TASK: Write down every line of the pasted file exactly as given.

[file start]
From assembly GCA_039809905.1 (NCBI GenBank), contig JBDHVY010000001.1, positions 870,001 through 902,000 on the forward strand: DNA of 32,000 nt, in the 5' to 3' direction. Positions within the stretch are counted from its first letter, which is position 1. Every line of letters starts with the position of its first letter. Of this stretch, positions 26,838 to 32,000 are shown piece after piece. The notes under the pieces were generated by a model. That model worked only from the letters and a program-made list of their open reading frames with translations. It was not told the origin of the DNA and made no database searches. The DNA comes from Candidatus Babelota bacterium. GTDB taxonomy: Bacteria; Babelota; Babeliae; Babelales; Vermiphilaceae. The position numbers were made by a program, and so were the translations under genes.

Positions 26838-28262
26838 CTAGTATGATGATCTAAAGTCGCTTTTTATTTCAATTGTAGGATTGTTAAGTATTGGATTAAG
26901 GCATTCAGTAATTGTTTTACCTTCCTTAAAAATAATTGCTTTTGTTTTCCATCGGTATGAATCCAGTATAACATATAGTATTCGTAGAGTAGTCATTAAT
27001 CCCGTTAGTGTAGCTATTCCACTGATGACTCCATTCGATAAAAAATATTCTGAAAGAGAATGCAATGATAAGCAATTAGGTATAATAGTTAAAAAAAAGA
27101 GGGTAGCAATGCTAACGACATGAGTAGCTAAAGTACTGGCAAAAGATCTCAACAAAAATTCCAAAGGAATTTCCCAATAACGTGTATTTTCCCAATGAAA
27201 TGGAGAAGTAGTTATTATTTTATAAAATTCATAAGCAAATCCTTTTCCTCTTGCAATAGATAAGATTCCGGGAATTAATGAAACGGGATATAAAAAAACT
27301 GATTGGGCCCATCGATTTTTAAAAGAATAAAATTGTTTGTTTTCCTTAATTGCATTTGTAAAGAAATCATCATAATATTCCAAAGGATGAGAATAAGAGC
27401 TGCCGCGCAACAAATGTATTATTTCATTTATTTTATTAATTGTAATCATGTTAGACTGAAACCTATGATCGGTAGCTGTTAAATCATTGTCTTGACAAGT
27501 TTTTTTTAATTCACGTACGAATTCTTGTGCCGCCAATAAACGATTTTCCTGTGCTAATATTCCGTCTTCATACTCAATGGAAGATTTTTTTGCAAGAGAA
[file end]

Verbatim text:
From assembly GCA_039809905.1 (NCBI GenBank), contig JBDHVY010000001.1, positions 870,001 through 902,000 on the forward strand: DNA of 32,000 nt, in the 5' to 3' direction. Positions within the stretch are counted from its first letter, which is position 1. Every line of letters starts with the position of its first letter. Of this stretch, positions 26,838 to 32,000 are shown piece after piece. The notes under the pieces were generated by a model. That model worked only from the letters and a program-made list of their open reading frames with translations. It was not told the origin of the DNA and made no database searches. The DNA comes from Candidatus Babelota bacterium. GTDB taxonomy: Bacteria; Babelota; Babeliae; Babelales; Vermiphilaceae. The position numbers were made by a program, and so were the translations under genes.

Positions 26838-28262
26838 CTAGTATGATGATCTAAAGTCGCTTTTTATTTCAATTGTAGGATTGTTAAGTATTGGATTAAG
26901 GCATTCAGTAATTGTTTTACCTTCCTTAAAAATAATTGCTTTTGTTTTCCATCGGTATGAATCCAGTATAACATATAGTATTCGTAGAGTAGTCATTAAT
27001 CCCGTTAGTGTAGCTATTCCACTGATGACTCCATTCGATAAAAAATATTCTGAAAGAGAATGCAATGATAAGCAATTAGGTATAATAGTTAAAAAAAAGA
27101 GGGTAGCAATGCTAACGACATGAGTAGCTAAAGTACTGGCAAAAGATCTCAACAAAAATTCCAAAGGAATTTCCCAATAACGTGTATTTTCCCAATGAAA
27201 TGGAGAAGTAGTTATTATTTTATAAAATTCATAAGCAAATCCTTTTCCTCTTGCAATAGATAAGATTCCGGGAATTAATGAAACGGGATATAAAAAAACT
27301 GATTGGGCCCATCGATTTTTAAAAGAATAAAATTGTTTGTTTTCCTTAATTGCATTTGTAAAGAAATCATCATAATATTCCAAAGGATGAGAATAAGAGC
27401 TGCCGCGCAACAAATGTATTATTTCATTTATTTTATTAATTGTAATCATGTTAGACTGAAACCTATGATCGGTAGCTGTTAAATCATTGTCTTGACAAGT
27501 TTTTTTTAATTCACGTACGAATTCTTGTGCCGCCAATAAACGATTTTCCTGTGCTAATATTCCGTCTTCATACTCAATGGAAGATTTTTTTGCAAGAGAA